Ratu Sir Lala Sukuna Day: May 31
Ratu Sir Lala Sukuna Day is a public holiday in Fiji.
In honor of the country’s first modern statesman, Fiji marks the last Monday or Friday of May as Ratu Sir Lala Sukuna Day.
Ratu Sir Lala Sukuna is a known pubic figure in Fiji. He is a true Fijian leader, statesman, scholar, and soldier. He initiated the establishment of powerful government institutions in Fiji which laid the groundwork for the country’s declaration to self-rule in 1970 from the United Kingdom. His vision formed the basis of the country’s economic course until today.
History of Fiji Ratu Sir Lala Sukuna Day
In May 19, 2000, the military took over and dismissed the then government of Fiji by George Speight’s group, the instigator of the 2000 coup in Fiji. On the celebration of Lala Sukuna Day, the people of Fiji witnessed the change in government and the resignation of President Ratu Sir Kamisese Mara.
To instill a spirit of unity among Fijians, Laisenia Qarase, the prime minister in 2005 launched a festive celebration under the theme Unity in Diversity. Laisenia Qarase is Fiji’s sixth prime minister. The week was filled with festive celebration which started with the opening of a school in Nabua dedicated to Ratu Sukuna, the Ratu Sukuna Memorial School including the Great Council of Chiefs complex. It ended on May 30 with political speeches delivered by President Ratu Josefa Iloilo and other government officials calling for national unity and solidarity. The Fiji Museum also showcased Lala Sukuna’s photographs and memorabilia including his medals, glass-encased tabua, walking sticks among other things.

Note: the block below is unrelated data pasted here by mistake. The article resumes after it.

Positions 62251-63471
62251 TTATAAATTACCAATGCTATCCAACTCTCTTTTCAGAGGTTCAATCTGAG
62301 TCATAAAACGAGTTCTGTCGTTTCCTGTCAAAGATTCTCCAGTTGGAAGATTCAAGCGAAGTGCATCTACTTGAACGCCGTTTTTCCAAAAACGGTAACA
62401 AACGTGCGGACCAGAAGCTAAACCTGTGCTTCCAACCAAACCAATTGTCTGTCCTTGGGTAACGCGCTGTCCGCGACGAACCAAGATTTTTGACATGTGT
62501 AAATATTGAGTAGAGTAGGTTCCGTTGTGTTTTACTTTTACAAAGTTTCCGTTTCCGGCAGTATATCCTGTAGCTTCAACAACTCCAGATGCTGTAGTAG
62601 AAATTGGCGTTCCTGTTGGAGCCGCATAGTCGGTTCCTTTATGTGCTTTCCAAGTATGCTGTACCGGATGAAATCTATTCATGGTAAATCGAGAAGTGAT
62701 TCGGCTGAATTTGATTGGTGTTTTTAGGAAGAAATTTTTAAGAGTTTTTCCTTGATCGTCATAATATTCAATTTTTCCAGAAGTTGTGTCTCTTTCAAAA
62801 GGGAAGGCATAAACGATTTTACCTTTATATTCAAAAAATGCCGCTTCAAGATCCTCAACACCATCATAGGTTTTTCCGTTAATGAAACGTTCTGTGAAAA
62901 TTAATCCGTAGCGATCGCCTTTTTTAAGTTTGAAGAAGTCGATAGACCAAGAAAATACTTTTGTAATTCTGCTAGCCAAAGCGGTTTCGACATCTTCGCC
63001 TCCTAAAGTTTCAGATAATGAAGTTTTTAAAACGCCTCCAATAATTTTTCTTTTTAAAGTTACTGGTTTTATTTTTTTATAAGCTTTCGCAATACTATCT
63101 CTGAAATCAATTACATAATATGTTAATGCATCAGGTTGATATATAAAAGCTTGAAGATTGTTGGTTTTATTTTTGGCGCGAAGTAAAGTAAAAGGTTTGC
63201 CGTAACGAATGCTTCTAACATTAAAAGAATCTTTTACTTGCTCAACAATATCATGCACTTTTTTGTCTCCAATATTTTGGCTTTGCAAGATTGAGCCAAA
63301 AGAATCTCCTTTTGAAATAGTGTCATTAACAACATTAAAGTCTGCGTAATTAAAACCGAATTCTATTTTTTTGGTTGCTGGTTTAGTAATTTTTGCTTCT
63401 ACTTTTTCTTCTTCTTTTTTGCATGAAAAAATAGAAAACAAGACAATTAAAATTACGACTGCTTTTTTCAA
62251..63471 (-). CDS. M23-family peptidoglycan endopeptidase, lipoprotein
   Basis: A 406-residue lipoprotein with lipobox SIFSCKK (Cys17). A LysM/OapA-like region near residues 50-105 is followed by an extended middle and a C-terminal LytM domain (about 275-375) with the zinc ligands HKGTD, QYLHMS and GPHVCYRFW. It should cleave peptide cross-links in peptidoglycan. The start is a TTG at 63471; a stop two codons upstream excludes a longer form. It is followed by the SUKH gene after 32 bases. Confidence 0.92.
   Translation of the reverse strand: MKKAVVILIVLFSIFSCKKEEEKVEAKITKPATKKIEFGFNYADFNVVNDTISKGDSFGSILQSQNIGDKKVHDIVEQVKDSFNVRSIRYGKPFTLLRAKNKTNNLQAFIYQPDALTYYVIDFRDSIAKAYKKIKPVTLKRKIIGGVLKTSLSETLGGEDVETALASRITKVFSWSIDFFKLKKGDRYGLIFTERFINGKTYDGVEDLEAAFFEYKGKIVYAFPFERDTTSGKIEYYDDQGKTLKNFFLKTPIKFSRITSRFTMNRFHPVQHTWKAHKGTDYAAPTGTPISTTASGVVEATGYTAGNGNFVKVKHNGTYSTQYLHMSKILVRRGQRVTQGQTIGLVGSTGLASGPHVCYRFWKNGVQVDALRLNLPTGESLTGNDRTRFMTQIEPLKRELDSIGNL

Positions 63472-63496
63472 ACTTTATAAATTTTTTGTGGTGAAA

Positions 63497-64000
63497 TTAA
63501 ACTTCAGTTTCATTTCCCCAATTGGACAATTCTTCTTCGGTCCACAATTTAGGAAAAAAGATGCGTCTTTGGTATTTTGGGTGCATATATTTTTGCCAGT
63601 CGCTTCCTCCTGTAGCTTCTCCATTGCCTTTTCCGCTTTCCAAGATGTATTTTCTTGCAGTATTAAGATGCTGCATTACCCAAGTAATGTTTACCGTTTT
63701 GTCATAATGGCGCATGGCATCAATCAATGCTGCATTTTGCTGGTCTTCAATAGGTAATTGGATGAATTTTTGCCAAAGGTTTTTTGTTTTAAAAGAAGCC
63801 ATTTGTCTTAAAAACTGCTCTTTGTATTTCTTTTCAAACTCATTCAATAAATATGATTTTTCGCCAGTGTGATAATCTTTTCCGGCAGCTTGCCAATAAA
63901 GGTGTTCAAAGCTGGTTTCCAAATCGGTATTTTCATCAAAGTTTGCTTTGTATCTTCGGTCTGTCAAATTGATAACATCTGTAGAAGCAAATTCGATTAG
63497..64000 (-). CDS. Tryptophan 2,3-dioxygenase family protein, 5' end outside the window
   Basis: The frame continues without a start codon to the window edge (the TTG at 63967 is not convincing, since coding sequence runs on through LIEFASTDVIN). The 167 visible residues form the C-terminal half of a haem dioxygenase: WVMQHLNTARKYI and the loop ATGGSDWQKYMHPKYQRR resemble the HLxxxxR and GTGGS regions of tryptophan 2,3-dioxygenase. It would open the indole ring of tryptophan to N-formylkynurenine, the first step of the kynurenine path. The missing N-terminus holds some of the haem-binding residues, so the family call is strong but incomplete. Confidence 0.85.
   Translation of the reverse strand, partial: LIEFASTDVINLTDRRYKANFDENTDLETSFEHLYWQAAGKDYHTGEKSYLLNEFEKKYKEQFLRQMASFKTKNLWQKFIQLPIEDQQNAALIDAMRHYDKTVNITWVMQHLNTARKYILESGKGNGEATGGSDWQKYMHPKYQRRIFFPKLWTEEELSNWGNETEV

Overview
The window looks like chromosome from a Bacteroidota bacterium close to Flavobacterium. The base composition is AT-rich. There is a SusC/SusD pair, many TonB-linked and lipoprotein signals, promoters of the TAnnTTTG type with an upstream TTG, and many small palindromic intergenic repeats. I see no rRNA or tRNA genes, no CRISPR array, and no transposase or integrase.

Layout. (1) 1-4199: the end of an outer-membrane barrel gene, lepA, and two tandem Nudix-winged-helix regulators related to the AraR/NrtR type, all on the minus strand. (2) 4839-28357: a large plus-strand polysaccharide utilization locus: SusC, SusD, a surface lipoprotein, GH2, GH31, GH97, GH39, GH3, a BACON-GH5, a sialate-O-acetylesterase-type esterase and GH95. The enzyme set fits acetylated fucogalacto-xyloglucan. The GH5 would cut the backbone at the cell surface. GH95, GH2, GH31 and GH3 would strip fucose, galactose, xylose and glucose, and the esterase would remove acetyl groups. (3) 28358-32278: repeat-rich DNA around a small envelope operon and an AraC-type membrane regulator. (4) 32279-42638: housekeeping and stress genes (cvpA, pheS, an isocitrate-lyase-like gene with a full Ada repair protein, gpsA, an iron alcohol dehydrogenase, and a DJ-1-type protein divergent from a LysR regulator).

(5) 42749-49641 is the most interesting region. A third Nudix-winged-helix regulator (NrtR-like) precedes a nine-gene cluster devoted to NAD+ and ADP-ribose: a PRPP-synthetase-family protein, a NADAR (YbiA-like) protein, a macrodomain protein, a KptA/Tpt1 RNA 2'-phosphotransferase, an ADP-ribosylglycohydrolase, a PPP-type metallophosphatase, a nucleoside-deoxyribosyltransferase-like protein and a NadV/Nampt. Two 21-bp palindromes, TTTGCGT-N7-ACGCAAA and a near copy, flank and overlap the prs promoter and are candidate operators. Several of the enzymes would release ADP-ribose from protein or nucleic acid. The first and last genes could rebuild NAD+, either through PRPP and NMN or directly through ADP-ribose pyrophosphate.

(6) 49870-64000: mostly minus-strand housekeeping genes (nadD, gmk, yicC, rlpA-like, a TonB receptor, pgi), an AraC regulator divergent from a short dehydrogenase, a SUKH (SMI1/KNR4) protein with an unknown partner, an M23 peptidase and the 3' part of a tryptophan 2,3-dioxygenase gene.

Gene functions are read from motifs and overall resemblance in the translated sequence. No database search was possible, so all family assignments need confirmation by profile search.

On March 18th, 2010, Ratu Sir Lala Sukuna Day together with Youth Day was removed of their public holiday in Fiji on based on the declaration made by the current Prime Minister of Fiji, Commodore Voreqe Bainimarama. The decision was made in part of the changes made in the Employment Relations Promulgation.
Fiji Ratu Sir Lala Sukuna Day: Traditions, Customs and Activities
Fiji celebrates the holiday with fun events and speeches from local and national government officials. Before the day ends, the President of Fiji delivers a message to the entire Fiji Islander. The celebration is usually tied up to a motto in commemoration of the worthwhile contribution of Lala Sukuna especially in preparing the country for its eventual liberation from British rule.